That evening we're getting dinner somewhere (any suggestions in the Clayon, Central West End or Grand Center?) and then heading to the Fox Theater to see Mary Poppins. I cannot wait!

Sunday:

Mass at Cathedral Basilica Saint Louis so my mom can see it and then beignets at Cafe Ventana. I think we may also stop by a greyhound rescue meet and greet so my mom can meet so people and pups from the rescue I've been working with here.

We may go see another movie or just relax at home that evening.

Hope you all have a fun weekend too!

Tuesday, August 11, 2009

I've come to the conclusion that the two most important things
in life are good friends and a good bullpen.
Bob Lemon

Last night I joined my friend Sarah for her company's night at the ballpark event. It was nice to spend time with her and of course I always appreciate free Cardinals tickets! It was a great game and we beat the Cincinnati Reds!

We were in the upper deck, where I have never sat before, and I loved it! The breeze was cool, the seats were nicely in the shade and a great view of the St. Louis skyline and the stadium.

View from our seats.

Beautiful sunset behind us and reflecting on the skyline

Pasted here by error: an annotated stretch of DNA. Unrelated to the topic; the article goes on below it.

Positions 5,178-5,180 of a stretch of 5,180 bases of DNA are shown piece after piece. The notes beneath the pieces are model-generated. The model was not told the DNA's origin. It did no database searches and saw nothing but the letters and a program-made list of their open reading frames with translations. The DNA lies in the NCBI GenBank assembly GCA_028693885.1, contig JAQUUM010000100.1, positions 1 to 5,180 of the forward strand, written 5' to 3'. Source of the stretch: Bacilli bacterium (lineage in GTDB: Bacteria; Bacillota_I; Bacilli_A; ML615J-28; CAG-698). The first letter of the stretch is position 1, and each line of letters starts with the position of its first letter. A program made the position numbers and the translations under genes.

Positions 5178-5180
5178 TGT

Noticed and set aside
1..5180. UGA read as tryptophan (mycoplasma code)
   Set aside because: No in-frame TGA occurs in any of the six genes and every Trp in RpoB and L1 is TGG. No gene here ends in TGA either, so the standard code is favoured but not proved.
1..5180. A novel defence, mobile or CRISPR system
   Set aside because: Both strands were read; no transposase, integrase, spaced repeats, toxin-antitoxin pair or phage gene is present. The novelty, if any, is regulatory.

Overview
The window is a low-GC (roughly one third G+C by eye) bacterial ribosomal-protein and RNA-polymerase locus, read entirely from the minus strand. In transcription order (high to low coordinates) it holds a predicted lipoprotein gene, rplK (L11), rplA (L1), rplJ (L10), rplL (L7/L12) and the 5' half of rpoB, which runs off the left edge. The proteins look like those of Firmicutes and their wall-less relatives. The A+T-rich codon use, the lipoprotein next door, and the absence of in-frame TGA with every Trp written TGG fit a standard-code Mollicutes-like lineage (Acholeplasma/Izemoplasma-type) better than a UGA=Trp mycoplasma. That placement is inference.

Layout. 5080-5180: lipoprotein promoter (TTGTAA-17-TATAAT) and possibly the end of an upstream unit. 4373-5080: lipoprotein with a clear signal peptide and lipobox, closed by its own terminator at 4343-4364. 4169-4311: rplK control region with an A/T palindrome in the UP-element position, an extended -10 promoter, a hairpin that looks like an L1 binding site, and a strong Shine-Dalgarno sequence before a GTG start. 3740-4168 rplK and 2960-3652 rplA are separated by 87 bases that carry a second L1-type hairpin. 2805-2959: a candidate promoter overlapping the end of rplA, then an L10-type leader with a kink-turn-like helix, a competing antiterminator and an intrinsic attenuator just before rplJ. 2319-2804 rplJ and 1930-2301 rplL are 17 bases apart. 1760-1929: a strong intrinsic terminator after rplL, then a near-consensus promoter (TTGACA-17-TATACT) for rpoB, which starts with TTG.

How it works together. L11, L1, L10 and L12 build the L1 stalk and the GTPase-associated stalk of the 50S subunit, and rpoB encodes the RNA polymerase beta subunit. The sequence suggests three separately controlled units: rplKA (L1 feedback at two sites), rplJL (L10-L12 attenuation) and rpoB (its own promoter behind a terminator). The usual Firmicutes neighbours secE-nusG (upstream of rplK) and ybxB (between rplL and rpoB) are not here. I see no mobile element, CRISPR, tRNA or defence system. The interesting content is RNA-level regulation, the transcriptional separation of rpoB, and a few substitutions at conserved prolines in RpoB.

With Sarah (the weird thing is, that's not her hand on the right!).

Looking out over the seats to our right

Sunday, August 9, 2009

Silent gratitude isn't much use to anyone.
G.B. Stern

Sunday gratitude:

  • chatting about Sarasota with The Preppy Lizard!
  • Hobby Lobby 40% off any one item coupons.
  • my mom arrives for a visit on Thursday!
  • peanut butter M & Ms
  • a finally reorganized closet.

Friday, August 7, 2009

A husband may forget where he went on his honeymoon,
but he never forgets why.
Evan Esar

Today I'm participating in Kelly's Korner with "Show Us Your Life." This week's topic is wedding reception and honeymoon.

Our reception was held at my childhood home out in the country of Florida (we have more than beaches!).

It was nearly all outdoors with a tent and then table under the tent, all over the yard and on the wrap around porches. All the doors to the house were open so people sort of wandered in and out. Our cake was in the kitchen, guest book in the living room.

The feel I was going for was, "come watch us get married and then come to the house for dinner and a party!" No formal seating, no head table. We had no "dances" except our first dance and also skipped the garter and bouquet toss. We had a great live band, big dinner buffet and a wine and beer bar. In the end it all came together exactly how I pictured.

Our fabulous band

Our first dance

Cocktail hour

Dancing under the tent

Cutting the cake

Reception site, my childhood home

For our honeymoon we went on a seven day Royal Caribbean cruise to Coco Cay, St. Thomas and St. Maarten which left from Cape Canaveral (about 3 hours by car from where we were married). We spent our wedding night at The Ritz-Carlton in Sarasota which was lovely.

Pretty room

We met Dick Vitale at The Ritz!

Leaving port


View from my Aunt and Uncle's house in St. John (you can rent it!)

On the beach at their home

Rock climbing on the ship

In port at St. Maarten